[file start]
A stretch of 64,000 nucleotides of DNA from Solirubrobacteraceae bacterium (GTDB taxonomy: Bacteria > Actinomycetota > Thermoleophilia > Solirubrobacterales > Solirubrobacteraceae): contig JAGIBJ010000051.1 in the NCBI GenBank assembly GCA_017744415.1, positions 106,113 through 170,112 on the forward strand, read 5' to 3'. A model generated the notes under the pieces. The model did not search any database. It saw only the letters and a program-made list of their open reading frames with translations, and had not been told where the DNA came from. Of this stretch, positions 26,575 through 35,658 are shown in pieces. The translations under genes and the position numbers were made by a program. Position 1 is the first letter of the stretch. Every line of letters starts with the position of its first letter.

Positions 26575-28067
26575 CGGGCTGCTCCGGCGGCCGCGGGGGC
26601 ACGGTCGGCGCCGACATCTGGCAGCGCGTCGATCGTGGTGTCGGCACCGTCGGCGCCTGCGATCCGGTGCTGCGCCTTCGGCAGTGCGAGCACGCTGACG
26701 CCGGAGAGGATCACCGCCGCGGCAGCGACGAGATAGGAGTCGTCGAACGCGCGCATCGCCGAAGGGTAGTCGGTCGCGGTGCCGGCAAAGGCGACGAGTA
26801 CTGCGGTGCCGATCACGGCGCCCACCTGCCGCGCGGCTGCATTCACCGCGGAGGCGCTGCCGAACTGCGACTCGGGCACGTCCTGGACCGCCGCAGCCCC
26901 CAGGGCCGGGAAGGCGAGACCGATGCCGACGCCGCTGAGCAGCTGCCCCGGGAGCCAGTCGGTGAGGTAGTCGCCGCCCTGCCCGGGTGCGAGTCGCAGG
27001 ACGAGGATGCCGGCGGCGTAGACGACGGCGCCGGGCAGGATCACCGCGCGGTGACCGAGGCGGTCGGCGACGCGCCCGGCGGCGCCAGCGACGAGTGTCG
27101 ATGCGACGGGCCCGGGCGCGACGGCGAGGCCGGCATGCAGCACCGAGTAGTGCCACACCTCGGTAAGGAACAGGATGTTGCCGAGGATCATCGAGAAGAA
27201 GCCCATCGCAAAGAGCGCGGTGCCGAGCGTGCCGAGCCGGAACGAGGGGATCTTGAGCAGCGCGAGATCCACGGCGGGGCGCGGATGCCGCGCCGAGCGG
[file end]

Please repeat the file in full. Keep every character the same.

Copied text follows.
A stretch of 64,000 nucleotides of DNA from Solirubrobacteraceae bacterium (GTDB taxonomy: Bacteria > Actinomycetota > Thermoleophilia > Solirubrobacterales > Solirubrobacteraceae): contig JAGIBJ010000051.1 in the NCBI GenBank assembly GCA_017744415.1, positions 106,113 through 170,112 on the forward strand, read 5' to 3'. A model generated the notes under the pieces. The model did not search any database. It saw only the letters and a program-made list of their open reading frames with translations, and had not been told where the DNA came from. Of this stretch, positions 26,575 through 35,658 are shown in pieces. The translations under genes and the position numbers were made by a program. Position 1 is the first letter of the stretch. Every line of letters starts with the position of its first letter.

Positions 26575-28067
26575 CGGGCTGCTCCGGCGGCCGCGGGGGC
26601 ACGGTCGGCGCCGACATCTGGCAGCGCGTCGATCGTGGTGTCGGCACCGTCGGCGCCTGCGATCCGGTGCTGCGCCTTCGGCAGTGCGAGCACGCTGACG
26701 CCGGAGAGGATCACCGCCGCGGCAGCGACGAGATAGGAGTCGTCGAACGCGCGCATCGCCGAAGGGTAGTCGGTCGCGGTGCCGGCAAAGGCGACGAGTA
26801 CTGCGGTGCCGATCACGGCGCCCACCTGCCGCGCGGCTGCATTCACCGCGGAGGCGCTGCCGAACTGCGACTCGGGCACGTCCTGGACCGCCGCAGCCCC
26901 CAGGGCCGGGAAGGCGAGACCGATGCCGACGCCGCTGAGCAGCTGCCCCGGGAGCCAGTCGGTGAGGTAGTCGCCGCCCTGCCCGGGTGCGAGTCGCAGG
27001 ACGAGGATGCCGGCGGCGTAGACGACGGCGCCGGGCAGGATCACCGCGCGGTGACCGAGGCGGTCGGCGACGCGCCCGGCGGCGCCAGCGACGAGTGTCG
27101 ATGCGACGGGCCCGGGCGCGACGGCGAGGCCGGCATGCAGCACCGAGTAGTGCCACACCTCGGTAAGGAACAGGATGTTGCCGAGGATCATCGAGAAGAA
27201 GCCCATCGCAAAGAGCGCGGTGCCGAGCGTGCCGAGCCGGAACGAGGGGATCTTGAGCAGCGCGAGATCCACGGCGGGGCGCGGATGCCGCGCCGAGCGG